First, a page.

Originally Published: June 12, 2015 6 a.m.
PRESCOTT - Despite differences on other issues, public comments carried a common pleading for more school funding Thursday night, June 11, at state Superintendent of Public Instruction Diane Douglas' "We Are Listening" tour stop at Prescott High School.
The meeting was Douglas' 11th stop in visits across the state. The schedule wraps up with three more stops in Flagstaff, Window Rock and Springerville.
State Rep. Noel Campbell of Prescott and state Associate Superintendent Leila Williams joined Douglas on the panel to hear public comments on a broad range of issues affecting K-12 education in Arizona.
Panelists did not respond to specific comments, other than one response from Campbell about the reduction in funding to joint technological education districts (JTEDs) in the latest state budget.
He said he would support efforts to bring funding back to JTEDs.
Campbell added a promise: "We (legislators) will not be railroaded and bamboozled into a budget process like we were last time."
"The need for more funding for education has been well-stated and well-understood and well-publicized here in the state," said the night's first speaker, Michael Ellegood. "We know we're 50th in the nation as far as funding. We know our teachers are the lowest paid."
Directing his comments to Douglas, he added, "We expect you to use your bully pulpit and your access to the governor and Legislature to increase funding for public schools."
Like many who followed him, he described how poor funding for public education had ripple effects through the economy, such as the inability to recruit doctors, lawyers, engineers and other skilled professionals after potential hires learn of the state's education rankings.
Among the night's final speakers, Kevin Dickerson, chief financial officer at PUSD, spoke of his personal experience working at a charter school and seeing the funding disparities that exist between the traditional public schools and charters. "I learned that the charter school chain I worked for was a business, and that business learned how to manipulate the system," Dickerson said.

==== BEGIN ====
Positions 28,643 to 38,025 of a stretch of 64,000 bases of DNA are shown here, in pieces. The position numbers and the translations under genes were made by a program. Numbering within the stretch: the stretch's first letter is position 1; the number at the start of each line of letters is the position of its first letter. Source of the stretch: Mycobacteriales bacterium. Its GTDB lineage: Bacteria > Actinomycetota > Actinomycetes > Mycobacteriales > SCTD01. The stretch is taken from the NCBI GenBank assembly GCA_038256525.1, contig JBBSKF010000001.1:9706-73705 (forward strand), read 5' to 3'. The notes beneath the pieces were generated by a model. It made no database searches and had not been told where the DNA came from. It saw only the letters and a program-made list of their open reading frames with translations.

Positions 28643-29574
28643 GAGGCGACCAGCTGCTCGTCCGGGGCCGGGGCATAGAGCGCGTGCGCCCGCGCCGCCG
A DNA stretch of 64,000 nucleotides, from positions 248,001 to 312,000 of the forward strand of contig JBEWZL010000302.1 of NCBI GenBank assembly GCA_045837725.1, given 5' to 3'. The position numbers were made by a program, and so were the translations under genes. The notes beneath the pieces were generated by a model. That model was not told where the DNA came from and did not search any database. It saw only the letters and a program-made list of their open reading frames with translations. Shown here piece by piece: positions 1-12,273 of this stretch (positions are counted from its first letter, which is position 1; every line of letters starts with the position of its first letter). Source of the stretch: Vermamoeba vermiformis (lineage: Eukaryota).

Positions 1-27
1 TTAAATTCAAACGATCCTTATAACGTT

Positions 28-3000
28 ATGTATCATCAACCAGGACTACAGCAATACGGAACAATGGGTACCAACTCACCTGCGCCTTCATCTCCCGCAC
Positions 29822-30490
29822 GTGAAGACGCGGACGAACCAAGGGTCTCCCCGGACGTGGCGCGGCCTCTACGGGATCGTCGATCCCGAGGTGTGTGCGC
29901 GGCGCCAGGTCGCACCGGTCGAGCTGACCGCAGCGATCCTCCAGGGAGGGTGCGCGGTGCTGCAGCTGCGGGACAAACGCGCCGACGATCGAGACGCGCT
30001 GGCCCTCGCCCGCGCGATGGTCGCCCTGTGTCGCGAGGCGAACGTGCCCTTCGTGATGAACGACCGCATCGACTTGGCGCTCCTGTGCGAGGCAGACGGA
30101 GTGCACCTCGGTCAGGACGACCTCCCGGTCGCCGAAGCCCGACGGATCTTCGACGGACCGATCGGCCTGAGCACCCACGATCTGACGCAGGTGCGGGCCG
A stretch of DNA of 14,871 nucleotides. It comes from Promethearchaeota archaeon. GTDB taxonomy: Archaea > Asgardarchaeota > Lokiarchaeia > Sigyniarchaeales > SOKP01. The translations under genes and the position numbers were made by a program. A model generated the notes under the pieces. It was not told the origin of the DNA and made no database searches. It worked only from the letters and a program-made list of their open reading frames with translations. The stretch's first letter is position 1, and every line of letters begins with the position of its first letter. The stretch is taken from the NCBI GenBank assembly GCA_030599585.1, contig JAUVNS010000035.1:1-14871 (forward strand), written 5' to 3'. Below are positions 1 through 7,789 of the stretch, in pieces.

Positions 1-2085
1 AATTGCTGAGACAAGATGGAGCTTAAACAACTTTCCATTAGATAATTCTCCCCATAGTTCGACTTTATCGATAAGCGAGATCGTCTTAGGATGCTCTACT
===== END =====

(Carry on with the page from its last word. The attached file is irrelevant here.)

He described disparities in funding formulas and standards that allowed charter schools to receive funds that aren't available to similarly situated traditional public schools.
Dickerson also relayed the depth of cuts at Prescott public schools over the last year, starting with the loss of $2.1 million in maintenance and operations funding that led to the closure of two elementary schools, a districtwide restructuring and the elimination of 47 jobs.
He added that teachers at PUSD have seen one 3 percent raise in eight years, and they won't be getting a raise in 2015-16.
Amanda Chartier, who will begin her 28th year as a teacher in the fall at Prescott High School, explained that due to the lack of raises, she works three jobs to make ends meet.
"The district pays me like I'm in my seventh year of teaching," she said, explaining that she is passionate about teaching, which is enough to keep her in the profession, despite the low salary.
She also conveyed her daughter's experience as a Prescott High School student, who walks around strategically placed garbage cans in hallways and classrooms that catch water during heavy rainfalls.
Despite the challenges, she said, "We do amazing things."
One of the issues at the forefront of Douglas' election campaign in 2014 brought supporters and opponents of Common Core, or as it's known in Arizona, College and Career Readiness Standards.
While teachers were split on their position for or against Common Core, parents who spoke seemed more decidedly against it.
Mardi Read, who will become PUSD's assistant superintendent in July, suggested the answer is not to scrap the standards completely. "I have not seen better standards out there," she said, while agreeing there's room to improve.
She offered a more measured approach that modifies the standards to fix areas of concern, but doesn't invalidate the years of work by educators and administrators to implement Common Core.
Coming from outside the area, Mitra Khazai, a governing board member in Madison Elementary School District in central Phoenix, described the improvement she's seen in her school as the new standards went into effect.
"I've seen with the implementation of Common Core standards some real improvement with my child's academic achievement," she said, echoing Reed's suggestion to move forward, not backward.
However, critics of the standards decried it as a federal overreach into local education that tied the hands of local educators and lowered the bar for student achievement.
After the meeting, Douglas said public comments at other meetings around the state reiterated concerns about funding and teacher retention. She also saw similar splits on the Common Core issue, though she said she sides with parents who called for the repeal of Common Core.
"I think we heard more about charter schools here than we did at other tour sites," she said.
Douglas also recognized some of the issues that impact rural schools, like the cost of public transportation or higher percentages of free and reduced lunches - issues that impact school budgets but aren't always represented in school funding formulas.
Follow reporter Les Bowen on Twitter @NewsyLesBowen. Reach him at 928-445-3333, ext. 1110, or 928-830-9503.
Douglas said she'll follow up the round of statewide meetings with a "We Heard You" series of presentations in the fall, and added her intentions to continue with annual meetings across the state as long as she remains in office.